Even so, the name Brontosaurus stuck in people’s minds, in popular literature, in popular culture (“Hey, Barney. You want another Bronto-Burger?” Fred Flintstone) and chances are it’ll survive in popular usage for a long, long time.

Creation: Dino Flintstone--BrontosaurusCreation: Dino the Brontosaurus of Sinclair OilNearly everyone knows the cartoon “dog” belonging to Fred, Wilma, and Pebbles Flintstone and everyone knows he is a brontosaurus. How about another  Dino the dinosaur, and yet another Brontosaurus, who became the mascot for Sinclair Oils in 1932 when he was registered as a corporate trademark. People thought that the Brontosaurus represented power, endurance, and stamina, which are the qualities that Sinclair Oil Corporation wanted people to associate with their products.

The deal with the dinosaur heads, and the admission that O.C. had committed fraud, was a bit more complicated. In 1909 researchers for the Carnegie Museum of Natural History began digging up what turned out to be a pair of Apatosauruses in Utah. Near the neck of one, but detached from it, was a skull. It was not, however, a Camarasaurus-type skull, but rather looked like that of another big lizard, the Diplodocus.

Creation: 25 cent dinosaur stamps including BrontosaurusIn a 1915 paper, Carnegie Museum director William Holland hinted that perhaps O.C. Marsh had “inadvertently” given the Apatosaurus the wrong skull. The problem was — nobody listened to him, since Marsh was still held in high esteem.

Creation: 25 cent Brontosaurus stampIn 1936 another paleontologist named Charles Gilmore reviewed Holland’s claim. Unfortunately, by this time, the original Diplodocus-type skull had gotten mixed up with a smaller skull that probably belonged to an actual Diplodocus. (Darwinists seem to have real problems with all kinds of skulls.) Since the second skull was obviously too small, Gilmore dismissed the idea that it belonged to Apatosaurus.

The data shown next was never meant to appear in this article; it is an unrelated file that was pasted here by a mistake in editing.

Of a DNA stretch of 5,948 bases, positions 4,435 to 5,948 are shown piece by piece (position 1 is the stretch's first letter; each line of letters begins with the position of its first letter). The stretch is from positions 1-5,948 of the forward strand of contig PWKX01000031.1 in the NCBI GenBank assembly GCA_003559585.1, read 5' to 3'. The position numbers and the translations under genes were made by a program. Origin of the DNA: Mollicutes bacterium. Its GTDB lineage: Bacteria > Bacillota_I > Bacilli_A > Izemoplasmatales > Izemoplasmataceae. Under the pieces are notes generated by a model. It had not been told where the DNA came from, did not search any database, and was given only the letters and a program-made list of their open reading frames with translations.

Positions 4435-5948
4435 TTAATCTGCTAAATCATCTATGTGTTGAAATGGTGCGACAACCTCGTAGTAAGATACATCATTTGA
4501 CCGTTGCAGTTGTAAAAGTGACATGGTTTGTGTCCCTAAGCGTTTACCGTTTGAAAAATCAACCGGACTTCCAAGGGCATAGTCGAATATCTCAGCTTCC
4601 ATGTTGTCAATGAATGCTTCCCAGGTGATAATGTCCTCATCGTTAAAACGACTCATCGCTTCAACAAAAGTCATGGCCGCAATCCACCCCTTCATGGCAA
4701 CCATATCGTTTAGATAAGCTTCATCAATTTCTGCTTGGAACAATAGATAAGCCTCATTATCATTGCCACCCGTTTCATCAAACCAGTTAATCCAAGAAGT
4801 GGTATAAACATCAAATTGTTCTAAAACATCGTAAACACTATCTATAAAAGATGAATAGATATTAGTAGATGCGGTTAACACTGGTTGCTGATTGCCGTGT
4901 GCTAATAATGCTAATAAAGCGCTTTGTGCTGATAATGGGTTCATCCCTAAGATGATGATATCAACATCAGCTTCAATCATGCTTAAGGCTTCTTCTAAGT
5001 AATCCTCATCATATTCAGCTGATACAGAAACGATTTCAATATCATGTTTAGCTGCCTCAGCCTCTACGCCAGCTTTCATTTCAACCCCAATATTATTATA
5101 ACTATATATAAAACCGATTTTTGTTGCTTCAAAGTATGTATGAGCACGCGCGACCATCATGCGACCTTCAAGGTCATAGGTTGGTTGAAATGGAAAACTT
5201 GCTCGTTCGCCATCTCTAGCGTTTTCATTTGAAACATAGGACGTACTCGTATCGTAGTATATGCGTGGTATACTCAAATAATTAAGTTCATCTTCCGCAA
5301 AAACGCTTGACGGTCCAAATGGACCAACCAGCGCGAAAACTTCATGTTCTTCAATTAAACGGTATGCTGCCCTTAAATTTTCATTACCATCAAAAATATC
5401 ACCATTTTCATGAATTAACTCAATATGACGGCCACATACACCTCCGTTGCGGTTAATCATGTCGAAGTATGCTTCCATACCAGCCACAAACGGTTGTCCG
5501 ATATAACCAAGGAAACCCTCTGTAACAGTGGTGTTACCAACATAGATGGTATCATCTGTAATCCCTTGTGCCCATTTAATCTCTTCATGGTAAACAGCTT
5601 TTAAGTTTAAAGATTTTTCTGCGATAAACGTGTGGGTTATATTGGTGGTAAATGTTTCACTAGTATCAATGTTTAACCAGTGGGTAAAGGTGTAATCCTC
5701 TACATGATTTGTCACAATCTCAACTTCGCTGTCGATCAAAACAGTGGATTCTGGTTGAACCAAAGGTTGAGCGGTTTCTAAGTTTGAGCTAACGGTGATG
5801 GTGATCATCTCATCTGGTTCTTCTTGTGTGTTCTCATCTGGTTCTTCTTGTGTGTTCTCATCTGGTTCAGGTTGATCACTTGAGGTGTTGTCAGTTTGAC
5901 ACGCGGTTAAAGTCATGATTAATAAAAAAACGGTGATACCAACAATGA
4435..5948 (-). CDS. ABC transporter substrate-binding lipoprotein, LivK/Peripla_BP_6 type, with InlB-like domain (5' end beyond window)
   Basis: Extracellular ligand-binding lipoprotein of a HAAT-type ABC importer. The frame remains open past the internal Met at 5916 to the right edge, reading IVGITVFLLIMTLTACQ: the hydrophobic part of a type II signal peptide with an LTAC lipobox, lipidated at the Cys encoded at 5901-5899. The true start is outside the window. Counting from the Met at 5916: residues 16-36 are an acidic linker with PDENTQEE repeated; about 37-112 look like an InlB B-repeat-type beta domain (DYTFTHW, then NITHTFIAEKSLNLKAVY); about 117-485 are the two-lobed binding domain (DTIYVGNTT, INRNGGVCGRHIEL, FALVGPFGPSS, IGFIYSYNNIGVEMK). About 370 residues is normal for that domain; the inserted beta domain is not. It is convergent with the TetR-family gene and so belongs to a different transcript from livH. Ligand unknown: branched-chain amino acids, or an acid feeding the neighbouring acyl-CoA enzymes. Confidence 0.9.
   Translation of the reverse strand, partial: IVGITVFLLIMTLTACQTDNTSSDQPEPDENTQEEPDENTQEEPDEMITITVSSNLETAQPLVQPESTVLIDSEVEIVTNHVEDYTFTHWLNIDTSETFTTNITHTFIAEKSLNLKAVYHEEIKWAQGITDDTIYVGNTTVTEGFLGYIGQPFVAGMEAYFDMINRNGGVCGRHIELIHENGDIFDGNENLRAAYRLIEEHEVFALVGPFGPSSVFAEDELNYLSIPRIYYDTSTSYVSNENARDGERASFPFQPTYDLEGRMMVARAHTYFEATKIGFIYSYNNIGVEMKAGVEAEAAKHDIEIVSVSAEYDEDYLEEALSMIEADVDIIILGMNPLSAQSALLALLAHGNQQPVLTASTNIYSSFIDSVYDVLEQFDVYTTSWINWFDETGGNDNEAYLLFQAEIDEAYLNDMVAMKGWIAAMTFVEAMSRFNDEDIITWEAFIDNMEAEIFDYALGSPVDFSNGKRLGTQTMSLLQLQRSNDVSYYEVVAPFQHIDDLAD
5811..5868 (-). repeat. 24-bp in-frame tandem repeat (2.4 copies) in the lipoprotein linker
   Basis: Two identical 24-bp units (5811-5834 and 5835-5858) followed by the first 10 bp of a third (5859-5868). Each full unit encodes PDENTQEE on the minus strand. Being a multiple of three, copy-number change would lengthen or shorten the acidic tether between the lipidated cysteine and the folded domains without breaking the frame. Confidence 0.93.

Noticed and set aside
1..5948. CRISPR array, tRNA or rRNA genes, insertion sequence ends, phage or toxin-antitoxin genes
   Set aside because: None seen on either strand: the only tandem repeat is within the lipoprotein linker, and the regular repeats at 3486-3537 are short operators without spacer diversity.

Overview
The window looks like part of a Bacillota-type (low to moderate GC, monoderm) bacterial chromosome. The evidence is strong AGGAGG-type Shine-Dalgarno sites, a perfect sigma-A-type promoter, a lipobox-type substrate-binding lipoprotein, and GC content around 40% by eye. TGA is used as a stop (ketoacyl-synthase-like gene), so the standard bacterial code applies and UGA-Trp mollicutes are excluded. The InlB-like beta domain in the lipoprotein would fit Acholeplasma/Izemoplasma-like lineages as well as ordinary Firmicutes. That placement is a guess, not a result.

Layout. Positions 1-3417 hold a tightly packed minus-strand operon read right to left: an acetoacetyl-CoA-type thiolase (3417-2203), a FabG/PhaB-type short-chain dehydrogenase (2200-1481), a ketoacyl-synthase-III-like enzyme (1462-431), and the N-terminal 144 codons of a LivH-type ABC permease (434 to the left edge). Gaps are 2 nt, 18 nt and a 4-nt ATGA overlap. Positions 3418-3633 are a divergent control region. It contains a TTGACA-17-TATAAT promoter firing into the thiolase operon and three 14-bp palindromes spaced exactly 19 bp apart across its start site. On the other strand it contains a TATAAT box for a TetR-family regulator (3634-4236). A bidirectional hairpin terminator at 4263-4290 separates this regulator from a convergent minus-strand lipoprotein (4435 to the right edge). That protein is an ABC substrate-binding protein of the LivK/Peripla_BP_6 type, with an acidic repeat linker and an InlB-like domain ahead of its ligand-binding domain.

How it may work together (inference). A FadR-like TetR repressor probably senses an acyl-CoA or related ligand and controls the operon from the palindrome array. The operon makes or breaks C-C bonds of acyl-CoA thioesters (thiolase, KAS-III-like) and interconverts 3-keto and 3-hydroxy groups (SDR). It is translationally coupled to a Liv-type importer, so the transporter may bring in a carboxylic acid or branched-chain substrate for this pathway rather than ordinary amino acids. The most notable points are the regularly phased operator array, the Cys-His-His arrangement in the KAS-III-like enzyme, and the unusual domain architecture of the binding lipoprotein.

It wasn’t until the 1970s that two researchers, Wesleyan University physicist John McIntosh and Carnegie Museum associate curator David Berman, were finally able to get all the skulls  straightened out. They assembled enough evidence to convince the scientific community to accept the truth, namely, that the Apatosaurus had a Diplodocus-type head rather than a Camarasaurus-type head. Museums around the country subsequently began modifying their skeletons accordingly– except for Yale’s museum which still, to this day and at the time of this writing, has not updated their original specimen.

The Truth

Can’t find a “missing link?”  No problem.  Mix a few fossilized skeletons together until you achieve the desired result.  How many times has this happened from Piltdown to Archeoraptor to Brontosaurus?

Can’t find evidence to support a defunct theory that is nearly devoid of logic, scientific evidence, or proof?  No problem.  Manufacture evidence that fits the theory.  Perpetrate a fraud.  Commit a hoax.  Like I said.  NO PROBLEM.

This apparently amounts to the modern scientific process — if you are a Darwinist.

Question.  In what universe is it even slightly plausible that a skull found hundreds of miles away belongs to a decapitated skeleton?

Answer.  In the universe of the devout Methodological Naturalist, often a Secular Humanist, and definitely a Darwinist.  That’s where.

The ability to keep an open mind means you can evaluate the evidence on its MERIT without manufacturing any evidence or basing any conclusions upon baseless assumptions.  Darwinism is a very good definition of a closed mind.  Anything outside of random nature is automatically excluded — closed out — as a possibility. Clearly, this does not amount to a logical argument.

Occam’s razor dictates that the simplest and most likely solution to any problem is most often the correct solution.  Darwinism requires layer upon layer of often contradictory and always rather complex assumptions based on often incorrect assumptions in a hierarchy that is riddled with fraud, hoax, lie after lie, and just plain slipshod work.  The arguments that support the conclusions are complex, convoluted, and far from elegant.

This is the opposite of the observable universe.  What we observe is simplicity, very conservatively and ingeniously designed structures and processes, and elegant engineering.

Even non-believers admit that there is an inference of design in the observable universe, though devout atheists such as Richard Dawkins explicitly caution their acolytes to “not be fooled” into thinking this is “actual” design.  I wonder what his motivation is, there?  And of course, he is obviously wrong.  One can see that if one merely keeps an open mind.

God Bless you and yours.

Gregg